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Jason Huneke and Ryan Loftsgaarden were walking around St. Paul's West Seventh neighborhood when they spotted their neighbor Joe Landsberger.

Landsberger asked if they had been to North High Bridge Park recently and seen what had happened. The park had undergone a transformation, thanks to the hard work of someone weeding the lawns, washing the benches and repainting the landmark big green chair.

The married couple said they had because, in fact, it had been them who had done the weeding, washing and painting.

"It was like they did 25 years of work in one weekend," said Landsberger, who has lived in the West Seventh neighborhood for nearly 40 years.

Located at the north end of Smith Avenue's High Bridge, North High Bridge Park is small but serves as a gateway to the community, Landsberger said.

The park features gardens, benches and public art. One of the art displays is a piece called the "Stone Watcher," which is made of leftover stone from construction in the park.

The most famous installation is the 2,500-pound chair. Created to raise awareness for the Green Chair Project — a nonprofit that provides donated furnishings to people in need — the original big green chair was moved to the park from the Walker Art Center in 1995. The newest chair was installed in 2002.

As steward of the park for 30 years, Landsberger did upkeep and maintenance. The St. Paul Parks and Recreation Department would mow the grass.

But after Landsberger gave up the job in 2018, nobody picked up where he left off. The city told Landsberger it doesn't have the funds to maintain the park. Weeds grew, graffiti wasn't painted over and benches and stones weren't cleaned.

It was so discouraging watching the park deteriorate that Landsberger said he was thinking about going to the city and suggesting they bulldoze it.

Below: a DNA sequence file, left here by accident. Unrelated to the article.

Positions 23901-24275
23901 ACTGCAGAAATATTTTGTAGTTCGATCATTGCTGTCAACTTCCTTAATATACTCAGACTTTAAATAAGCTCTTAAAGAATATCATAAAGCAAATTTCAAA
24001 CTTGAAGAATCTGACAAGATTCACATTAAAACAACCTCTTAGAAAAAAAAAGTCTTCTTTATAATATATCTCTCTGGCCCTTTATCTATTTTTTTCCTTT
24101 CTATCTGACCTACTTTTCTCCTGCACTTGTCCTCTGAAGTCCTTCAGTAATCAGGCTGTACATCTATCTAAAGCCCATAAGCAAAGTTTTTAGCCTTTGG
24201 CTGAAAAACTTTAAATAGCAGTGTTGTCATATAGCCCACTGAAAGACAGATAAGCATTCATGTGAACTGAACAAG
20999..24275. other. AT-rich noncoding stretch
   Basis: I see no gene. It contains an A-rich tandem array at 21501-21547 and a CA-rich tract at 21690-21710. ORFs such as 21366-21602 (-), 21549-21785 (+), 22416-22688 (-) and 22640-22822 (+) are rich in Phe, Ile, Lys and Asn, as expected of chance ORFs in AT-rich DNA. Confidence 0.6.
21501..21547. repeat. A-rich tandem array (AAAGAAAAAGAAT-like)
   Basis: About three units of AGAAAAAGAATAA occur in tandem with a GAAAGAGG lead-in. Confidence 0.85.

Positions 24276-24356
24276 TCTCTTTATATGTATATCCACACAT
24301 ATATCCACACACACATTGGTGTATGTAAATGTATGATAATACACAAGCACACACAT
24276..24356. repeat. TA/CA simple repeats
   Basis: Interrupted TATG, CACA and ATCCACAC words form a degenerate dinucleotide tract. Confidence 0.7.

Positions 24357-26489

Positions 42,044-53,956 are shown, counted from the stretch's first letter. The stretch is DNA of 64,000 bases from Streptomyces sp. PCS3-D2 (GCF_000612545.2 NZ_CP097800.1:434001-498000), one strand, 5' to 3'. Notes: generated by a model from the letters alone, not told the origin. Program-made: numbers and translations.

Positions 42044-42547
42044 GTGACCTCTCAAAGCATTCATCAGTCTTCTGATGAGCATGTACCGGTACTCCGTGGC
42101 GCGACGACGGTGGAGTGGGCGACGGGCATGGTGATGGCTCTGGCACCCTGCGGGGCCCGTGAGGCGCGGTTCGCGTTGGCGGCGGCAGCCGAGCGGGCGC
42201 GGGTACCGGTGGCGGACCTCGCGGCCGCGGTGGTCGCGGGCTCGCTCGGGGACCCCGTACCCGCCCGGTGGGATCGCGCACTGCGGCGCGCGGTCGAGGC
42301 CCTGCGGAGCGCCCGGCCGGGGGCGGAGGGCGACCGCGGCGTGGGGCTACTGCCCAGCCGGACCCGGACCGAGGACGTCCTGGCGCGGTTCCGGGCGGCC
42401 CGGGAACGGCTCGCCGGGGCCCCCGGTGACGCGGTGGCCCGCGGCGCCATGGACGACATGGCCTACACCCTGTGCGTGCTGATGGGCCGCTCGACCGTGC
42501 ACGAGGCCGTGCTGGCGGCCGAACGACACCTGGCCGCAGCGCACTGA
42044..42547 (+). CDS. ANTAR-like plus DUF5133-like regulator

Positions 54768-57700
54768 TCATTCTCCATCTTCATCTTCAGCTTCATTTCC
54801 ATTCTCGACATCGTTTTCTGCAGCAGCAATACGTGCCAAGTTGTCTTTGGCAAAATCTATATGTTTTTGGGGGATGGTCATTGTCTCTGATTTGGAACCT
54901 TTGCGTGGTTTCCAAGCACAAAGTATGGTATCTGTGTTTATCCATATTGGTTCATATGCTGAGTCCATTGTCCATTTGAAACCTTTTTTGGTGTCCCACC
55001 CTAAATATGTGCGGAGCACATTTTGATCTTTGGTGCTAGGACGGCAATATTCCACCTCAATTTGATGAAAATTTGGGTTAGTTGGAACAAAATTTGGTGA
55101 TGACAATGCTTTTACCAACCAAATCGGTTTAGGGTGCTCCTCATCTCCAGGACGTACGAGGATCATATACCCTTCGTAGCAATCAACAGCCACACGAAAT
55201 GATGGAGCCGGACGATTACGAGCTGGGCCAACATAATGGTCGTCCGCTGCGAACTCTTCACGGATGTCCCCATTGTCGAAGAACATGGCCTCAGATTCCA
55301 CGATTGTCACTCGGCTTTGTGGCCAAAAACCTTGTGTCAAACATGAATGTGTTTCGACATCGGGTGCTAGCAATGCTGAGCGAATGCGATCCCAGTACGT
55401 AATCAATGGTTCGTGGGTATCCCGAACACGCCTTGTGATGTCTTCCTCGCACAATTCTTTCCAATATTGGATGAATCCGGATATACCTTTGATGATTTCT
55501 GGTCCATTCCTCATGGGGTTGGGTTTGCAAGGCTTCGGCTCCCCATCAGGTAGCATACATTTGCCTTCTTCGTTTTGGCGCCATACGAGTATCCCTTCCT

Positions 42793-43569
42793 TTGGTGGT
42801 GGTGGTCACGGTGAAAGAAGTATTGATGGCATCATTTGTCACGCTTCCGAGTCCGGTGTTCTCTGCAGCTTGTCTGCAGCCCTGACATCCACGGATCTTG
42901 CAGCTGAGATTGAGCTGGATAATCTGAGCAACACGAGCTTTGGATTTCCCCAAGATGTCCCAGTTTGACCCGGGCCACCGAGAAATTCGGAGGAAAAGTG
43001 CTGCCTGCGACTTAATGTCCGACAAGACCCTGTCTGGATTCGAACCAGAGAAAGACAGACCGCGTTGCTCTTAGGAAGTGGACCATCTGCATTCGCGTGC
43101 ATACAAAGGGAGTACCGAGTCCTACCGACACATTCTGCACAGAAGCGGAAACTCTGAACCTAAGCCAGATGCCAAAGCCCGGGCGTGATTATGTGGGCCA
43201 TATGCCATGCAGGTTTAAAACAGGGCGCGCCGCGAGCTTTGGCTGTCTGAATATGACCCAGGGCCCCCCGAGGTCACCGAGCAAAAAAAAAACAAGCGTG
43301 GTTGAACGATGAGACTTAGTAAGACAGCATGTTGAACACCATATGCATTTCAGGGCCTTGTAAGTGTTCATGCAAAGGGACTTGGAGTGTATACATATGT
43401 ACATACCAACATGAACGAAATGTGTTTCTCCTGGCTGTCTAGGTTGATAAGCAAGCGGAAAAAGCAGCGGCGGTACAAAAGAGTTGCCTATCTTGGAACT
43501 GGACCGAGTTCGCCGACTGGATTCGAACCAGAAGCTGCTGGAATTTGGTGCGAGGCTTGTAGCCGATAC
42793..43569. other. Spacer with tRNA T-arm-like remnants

But Huneke and Loftsgaarden never gave him the chance.

Over the course of three days in July, Huneke and Loftsgaarden — with the help of fellow neighbor Alex Groten — helped transform the park back to peak condition, tackling anything that needed a cleaning, tuneup or trim.

"We just love to help to do our little part to keep it looking nice," Loftsgaarden said.

Huneke and Loftsgaarden powerwashed granite benches and pylons. They repainted a baptismal gate that was saved nearly two decades prior from St. Paul's St. Stanislaus Kostka Catholic Church. They weeded and mulched the gardens and edged the lawn. They painted over the graffiti.

And, with the help of Groten, they repainted the big green chair.

Loftsgaarden said it wasn't a particularly challenging job — it was more about putting in the time to do the job correctly.

They did such good work that Landsberger has called it a "resurrection" of the park.

"The best part is having the people that are there all the time notice a difference. We didn't know if anybody would notice," Huneke said.

One woman asked Huneke and Loftsgaarden if one of the gates was a new installation, having never seen it due to overgrown weeds. Another man complimented the edging and thanked them for cutting the trees so he wouldn't have to duck anymore while walking through the park.

From their window across the street, they saw a woman taking senior photos and someone get engaged in front of the big green chair — two things that likely wouldn't have happened just weeks before.

"We really value having spaces where a community can gather, and also where people who are coming from outside of our community can enjoy this beautiful area and this neighborhood that we love so much," Groten said.

Groten, Huneke and Loftsgaarden each cited their affection for their West Seventh community as a reason to help upgrade the park. The three of them say the community has a lot going for it, and they wanted to help in any way they could.

There are no plans for any of them to become official stewards of the park, but that doesn't mean their work is done. Groten has the green paint stored and ready for when the chair needs a fresh coat, and Huneke and Loftsgaarden plan to help maintain the park going forward.

"We're not going to let it go now," Huneke said. "We're pretty much committed at this point."

Freelancer Peter Warren recently wrote for Inspired about the "Local Heroes" display at the Hennepin History Museum.